/ James Faris

Your Daily To-Do List

The Christian life is not a formula. You cannot simply maintain a daily to-do list with the assumption that, if you have crossed each item off the list by day’s end, you will experience the desired results and feelings. A regimented devotional life, a perfect parenting strategy executed to perfection, and a list of rules for members of the church will always leave people deeply disappointed when life does not go as expected.

At the end of his first letter to the Thessalonians, Paul gives a long list of instructions for the Christian life that is a to-do list of sorts. Yet, it achieves something far richer than an earthly formula. He tells us to:

  • Respect those who labor among you
  • Esteem them very highly in love
  • Be at peace among yourselves
  • Admonish the idle
  • Encourage the fainthearted
  • Help the weak
  • Be patient with them all
  • See to it that no one repays evil for evil
  • Seek to do good to one another and to everyone
  • Rejoice always
  • Pray without ceasing
  • Give thanks in all circumstances
  • Do not quench the Spirit
  • Do not despise prophecies
  • Test everything
  • Hold fast to what is good
  • Abstain from every form of evil
    This list teaches us how to relate to those in authority and to those in the body of Christ and beyond. It instructs us how to communicate with God. It tells us how to respond to God’s revelation. It is a worthwhile exercise to copy this list for a day and check yourself against it.

Far from allowing us to think we have accomplished something great for God or merited his favor, these activities and attitudes reveal our total dependence on God for life as we exercise them. They guide us humbly to the Lord himself, in whom we have life.

They also prepare us for the days when nothing goes well, when it seems that all we receive is evil for the good that we do. Those who learn to trust Christ more deeply through these disciplines are the ones best equipped to walk with him more faithfully in adverse circumstances. Will we feel better by praying one day without ceasing? Maybe, or maybe not. But a person who spends a decade praying without ceasing will know the presence of God that will give grace to weather the greatest trials.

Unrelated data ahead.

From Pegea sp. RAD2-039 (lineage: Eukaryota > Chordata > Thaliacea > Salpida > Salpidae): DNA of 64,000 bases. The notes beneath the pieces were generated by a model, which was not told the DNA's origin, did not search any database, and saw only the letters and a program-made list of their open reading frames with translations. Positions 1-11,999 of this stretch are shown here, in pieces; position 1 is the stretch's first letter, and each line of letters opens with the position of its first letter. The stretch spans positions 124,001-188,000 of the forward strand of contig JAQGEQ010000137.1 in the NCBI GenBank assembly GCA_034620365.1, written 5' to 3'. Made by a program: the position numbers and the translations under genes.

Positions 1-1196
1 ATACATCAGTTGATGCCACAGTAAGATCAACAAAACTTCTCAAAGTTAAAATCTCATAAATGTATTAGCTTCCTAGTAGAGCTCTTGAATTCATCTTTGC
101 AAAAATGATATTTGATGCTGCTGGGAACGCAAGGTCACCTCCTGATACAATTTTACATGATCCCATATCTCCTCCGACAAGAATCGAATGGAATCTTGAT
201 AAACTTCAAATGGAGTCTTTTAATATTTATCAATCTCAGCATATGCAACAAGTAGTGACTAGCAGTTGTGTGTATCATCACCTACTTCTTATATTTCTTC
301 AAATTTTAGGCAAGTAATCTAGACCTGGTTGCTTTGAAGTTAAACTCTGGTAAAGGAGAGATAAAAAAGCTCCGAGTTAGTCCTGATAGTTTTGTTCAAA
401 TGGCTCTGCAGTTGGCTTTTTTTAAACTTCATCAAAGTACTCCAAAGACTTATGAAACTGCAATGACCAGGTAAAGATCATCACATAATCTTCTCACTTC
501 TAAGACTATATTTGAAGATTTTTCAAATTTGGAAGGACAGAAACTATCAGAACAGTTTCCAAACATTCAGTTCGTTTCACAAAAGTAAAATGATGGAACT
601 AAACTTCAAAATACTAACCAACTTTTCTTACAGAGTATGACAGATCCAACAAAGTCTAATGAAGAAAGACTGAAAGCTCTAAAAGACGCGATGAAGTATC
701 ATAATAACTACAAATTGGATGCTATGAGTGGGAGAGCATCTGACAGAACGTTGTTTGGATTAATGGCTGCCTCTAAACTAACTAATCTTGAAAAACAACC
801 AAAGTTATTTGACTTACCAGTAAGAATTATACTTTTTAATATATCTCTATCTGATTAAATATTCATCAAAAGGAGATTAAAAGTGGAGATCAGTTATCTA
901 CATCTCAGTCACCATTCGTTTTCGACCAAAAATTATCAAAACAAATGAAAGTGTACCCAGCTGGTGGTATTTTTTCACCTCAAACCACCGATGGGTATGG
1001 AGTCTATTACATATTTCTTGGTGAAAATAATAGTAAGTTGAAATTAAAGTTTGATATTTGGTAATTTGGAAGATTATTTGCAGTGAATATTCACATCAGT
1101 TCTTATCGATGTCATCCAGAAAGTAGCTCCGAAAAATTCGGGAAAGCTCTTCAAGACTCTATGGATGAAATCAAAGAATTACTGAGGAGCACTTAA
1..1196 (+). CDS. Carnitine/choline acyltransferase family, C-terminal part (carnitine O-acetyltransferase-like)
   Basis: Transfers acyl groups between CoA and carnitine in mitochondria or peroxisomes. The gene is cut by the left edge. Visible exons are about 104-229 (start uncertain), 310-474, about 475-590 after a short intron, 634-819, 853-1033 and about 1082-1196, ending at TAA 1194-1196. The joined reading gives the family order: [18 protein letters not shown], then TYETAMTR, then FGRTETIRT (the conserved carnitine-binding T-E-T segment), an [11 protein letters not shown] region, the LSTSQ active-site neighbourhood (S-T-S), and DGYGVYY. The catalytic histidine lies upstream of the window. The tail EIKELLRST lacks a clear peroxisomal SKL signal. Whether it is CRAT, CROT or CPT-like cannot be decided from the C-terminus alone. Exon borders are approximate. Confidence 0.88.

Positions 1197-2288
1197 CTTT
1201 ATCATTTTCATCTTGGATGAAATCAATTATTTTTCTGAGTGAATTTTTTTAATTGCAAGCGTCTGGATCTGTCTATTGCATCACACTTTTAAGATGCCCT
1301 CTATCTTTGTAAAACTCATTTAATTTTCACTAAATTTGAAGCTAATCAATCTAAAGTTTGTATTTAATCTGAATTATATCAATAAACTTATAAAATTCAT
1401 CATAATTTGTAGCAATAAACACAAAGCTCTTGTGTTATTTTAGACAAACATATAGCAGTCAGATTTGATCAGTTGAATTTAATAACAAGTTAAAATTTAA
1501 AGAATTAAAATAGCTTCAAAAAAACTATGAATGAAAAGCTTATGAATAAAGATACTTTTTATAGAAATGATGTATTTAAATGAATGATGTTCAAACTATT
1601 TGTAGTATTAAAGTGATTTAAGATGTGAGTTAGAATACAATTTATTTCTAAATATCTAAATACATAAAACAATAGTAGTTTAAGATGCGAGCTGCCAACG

Last week, my Purdue Boilermakers played basketball at Iowa. The point guard dribbled the ball up the court and signaled a play. The play that was called - the formula, if you will - failed and did not initially produce the desired open shot. But, all five players kept screening, cutting, and passing. In the face of adversity, they just did the things they had practiced thousands of times. Each man was faithful, and eight passes later they scored on a layup. One commentator observed that this was not a great basketball play, it was just playing great basketball.

In the Christian life, we do not want to be people who are great at keeping a list of rules; we want to be a people who are ruled by Christ down to the smallest details. That involves keeping his commands, and working through our to-do list until it becomes second nature, but only as a means of expressing our trust in him. Then, when life doesn’t go as planned, we still know how to trust him.

The most encouraging words of 1 Thessalonians follow this list of instructions. In 1 Thessalonians 5:23-24, Paul prayed:

Now may the God of peace himself sanctify you completely, and may your whole spirit and soul and body be kept blameless at the coming of our Lord Jesus Christ. He who calls you is faithful; he will surely do it. (ESV)
Jesus has already finished the work of atonement at the cross. He is reigning and will come again. Because of of the work he has done for us, we are assured that God will do this work in us. So let's take up our to-do list daily, knowing that it is graciously given by our faithful God.

James Faris

James Faris

Child of God. Husband to Elizabeth. Father of six. Pastor of Second Reformed Presbyterian Church in Indianapolis, Indiana. Ordained as a pastor in 2003.

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